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In many respects, I feel that the dramatic and Christian elements in "Sister Helen" dovetail one another. This can be seen in the ending of the poem:
(O Mother, Mary Mother,Lost, lost, all lost, between Hell and Heaven!)
In the poem's conclusion, there is a dramatic element in that the speaker feels forlorn. The repetition of "being lost" is a part of this. In the world that exists "between Hell and Heaven," there is a forlorn feeling. This dramatic element, heightened in the poem's closing, is accentuated by the Christian notion of calling out to Mary Mother. A child calling out to their mother when they are lost is the epitome of drama. It acquires greater meaning when a Christian calls out to Mother Mary for guidance and help. A clear convergence between dramatic and Christian elements can be seen in the ending to the poem.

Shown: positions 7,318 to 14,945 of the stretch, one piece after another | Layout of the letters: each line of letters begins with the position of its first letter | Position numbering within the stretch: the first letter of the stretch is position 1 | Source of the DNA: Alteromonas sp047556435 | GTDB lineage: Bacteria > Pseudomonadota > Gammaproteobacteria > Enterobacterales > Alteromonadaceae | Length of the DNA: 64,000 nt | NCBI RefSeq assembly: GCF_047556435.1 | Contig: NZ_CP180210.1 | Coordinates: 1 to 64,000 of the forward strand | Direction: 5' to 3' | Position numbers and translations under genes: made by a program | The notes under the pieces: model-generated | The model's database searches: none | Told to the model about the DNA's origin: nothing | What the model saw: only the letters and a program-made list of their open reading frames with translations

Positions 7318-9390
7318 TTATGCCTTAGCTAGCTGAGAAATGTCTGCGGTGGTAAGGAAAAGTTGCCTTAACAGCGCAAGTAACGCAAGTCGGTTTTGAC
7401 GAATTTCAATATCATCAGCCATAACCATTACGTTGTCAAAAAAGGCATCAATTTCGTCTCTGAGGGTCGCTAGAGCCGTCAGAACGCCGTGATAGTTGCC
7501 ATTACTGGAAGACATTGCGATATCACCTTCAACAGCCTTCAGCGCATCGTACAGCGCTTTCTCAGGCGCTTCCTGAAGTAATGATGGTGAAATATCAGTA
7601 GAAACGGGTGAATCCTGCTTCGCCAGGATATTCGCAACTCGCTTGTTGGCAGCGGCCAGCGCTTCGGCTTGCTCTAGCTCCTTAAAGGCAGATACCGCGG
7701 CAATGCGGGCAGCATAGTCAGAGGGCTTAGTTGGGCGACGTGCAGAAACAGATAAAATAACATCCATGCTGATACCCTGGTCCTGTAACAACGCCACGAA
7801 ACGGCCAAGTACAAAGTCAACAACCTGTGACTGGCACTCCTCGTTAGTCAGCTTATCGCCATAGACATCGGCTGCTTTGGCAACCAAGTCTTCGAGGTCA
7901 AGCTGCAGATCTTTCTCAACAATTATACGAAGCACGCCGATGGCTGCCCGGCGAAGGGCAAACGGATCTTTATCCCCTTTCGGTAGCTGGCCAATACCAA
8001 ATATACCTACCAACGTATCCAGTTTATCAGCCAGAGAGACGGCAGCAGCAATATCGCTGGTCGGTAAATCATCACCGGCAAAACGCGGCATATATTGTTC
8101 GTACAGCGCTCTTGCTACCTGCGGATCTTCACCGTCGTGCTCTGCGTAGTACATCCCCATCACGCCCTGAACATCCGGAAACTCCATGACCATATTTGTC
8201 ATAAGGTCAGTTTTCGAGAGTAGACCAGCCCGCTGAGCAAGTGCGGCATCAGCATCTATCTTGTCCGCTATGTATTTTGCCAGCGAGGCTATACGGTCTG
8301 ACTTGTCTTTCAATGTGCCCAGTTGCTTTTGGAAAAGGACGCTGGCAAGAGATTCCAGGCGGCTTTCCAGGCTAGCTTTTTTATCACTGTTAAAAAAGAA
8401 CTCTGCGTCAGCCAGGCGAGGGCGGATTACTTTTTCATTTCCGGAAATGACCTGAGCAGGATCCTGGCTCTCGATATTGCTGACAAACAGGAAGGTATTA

The poem's dialogical format between the little brother and Sister Helen represents an element of drama. Within both the questions that the brother poses and the answers that the sister gives, there is an interplay that strikes at the basis of who we are and what we believe. There are dramatic elements between this dialogue for we are immersed in each perspective. On one hand, there is a desire to embrace the little brother's queries as to why there must be suffering. The benevolent hope within us finds this appealing. Yet, at the same time, there is an almost resigned nature to consciousness that Sister Helen puts forth. We might wish to explore what might be or what could be in the brother's sentiments. However, we are tethered to the reality of what is, as voiced through Sister Helen. The exploration of conditional versus existential is another Christian element in the poem. The nature of the divine and how one views a totalizing notion of God is evident in this interplay. Is a Christian God one of mercy and possible pardon from pain (the little brother) or is this suffering a part of divine reality (Sister Helen)? In questioning the nature of the divine, a Christian element and dramatic one again converge. Sister Helen is seen as "horrifying and impressive," a description that embodies both dramatic elements as well as the nature of the divine in Christian theology.
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